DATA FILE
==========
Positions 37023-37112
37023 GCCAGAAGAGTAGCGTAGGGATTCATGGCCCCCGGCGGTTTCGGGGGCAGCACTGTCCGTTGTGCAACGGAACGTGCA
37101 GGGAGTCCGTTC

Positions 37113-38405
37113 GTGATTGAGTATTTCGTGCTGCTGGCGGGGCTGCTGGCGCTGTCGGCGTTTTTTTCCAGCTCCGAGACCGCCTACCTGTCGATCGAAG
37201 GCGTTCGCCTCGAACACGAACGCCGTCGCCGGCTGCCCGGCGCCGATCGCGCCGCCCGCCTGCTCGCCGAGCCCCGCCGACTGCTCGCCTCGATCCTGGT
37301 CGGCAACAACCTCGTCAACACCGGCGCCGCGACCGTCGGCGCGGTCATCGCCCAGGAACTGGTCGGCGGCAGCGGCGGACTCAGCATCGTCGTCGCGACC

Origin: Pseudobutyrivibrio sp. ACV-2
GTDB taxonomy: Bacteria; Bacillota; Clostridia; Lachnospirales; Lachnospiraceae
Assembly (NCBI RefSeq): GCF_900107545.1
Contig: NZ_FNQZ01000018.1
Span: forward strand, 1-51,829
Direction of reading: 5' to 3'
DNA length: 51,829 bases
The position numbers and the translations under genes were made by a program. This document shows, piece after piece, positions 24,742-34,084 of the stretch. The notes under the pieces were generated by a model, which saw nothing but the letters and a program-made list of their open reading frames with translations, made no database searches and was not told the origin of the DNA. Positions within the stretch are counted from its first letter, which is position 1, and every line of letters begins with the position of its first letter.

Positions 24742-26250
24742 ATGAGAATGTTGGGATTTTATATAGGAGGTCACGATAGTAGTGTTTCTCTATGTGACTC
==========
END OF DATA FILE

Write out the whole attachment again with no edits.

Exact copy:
Positions 37023-37112
37023 GCCAGAAGAGTAGCGTAGGGATTCATGGCCCCCGGCGGTTTCGGGGGCAGCACTGTCCGTTGTGCAACGGAACGTGCA
37101 GGGAGTCCGTTC

Positions 37113-38405
37113 GTGATTGAGTATTTCGTGCTGCTGGCGGGGCTGCTGGCGCTGTCGGCGTTTTTTTCCAGCTCCGAGACCGCCTACCTGTCGATCGAAG
37201 GCGTTCGCCTCGAACACGAACGCCGTCGCCGGCTGCCCGGCGCCGATCGCGCCGCCCGCCTGCTCGCCGAGCCCCGCCGACTGCTCGCCTCGATCCTGGT
37301 CGGCAACAACCTCGTCAACACCGGCGCCGCGACCGTCGGCGCGGTCATCGCCCAGGAACTGGTCGGCGGCAGCGGCGGACTCAGCATCGTCGTCGCGACC

Origin: Pseudobutyrivibrio sp. ACV-2
GTDB taxonomy: Bacteria; Bacillota; Clostridia; Lachnospirales; Lachnospiraceae
Assembly (NCBI RefSeq): GCF_900107545.1
Contig: NZ_FNQZ01000018.1
Span: forward strand, 1-51,829
Direction of reading: 5' to 3'
DNA length: 51,829 bases
The position numbers and the translations under genes were made by a program. This document shows, piece after piece, positions 24,742-34,084 of the stretch. The notes under the pieces were generated by a model, which saw nothing but the letters and a program-made list of their open reading frames with translations, made no database searches and was not told the origin of the DNA. Positions within the stretch are counted from its first letter, which is position 1, and every line of letters begins with the position of its first letter.

Positions 24742-26250
24742 ATGAGAATGTTGGGATTTTATATAGGAGGTCACGATAGTAGTGTTTCTCTATGTGACTC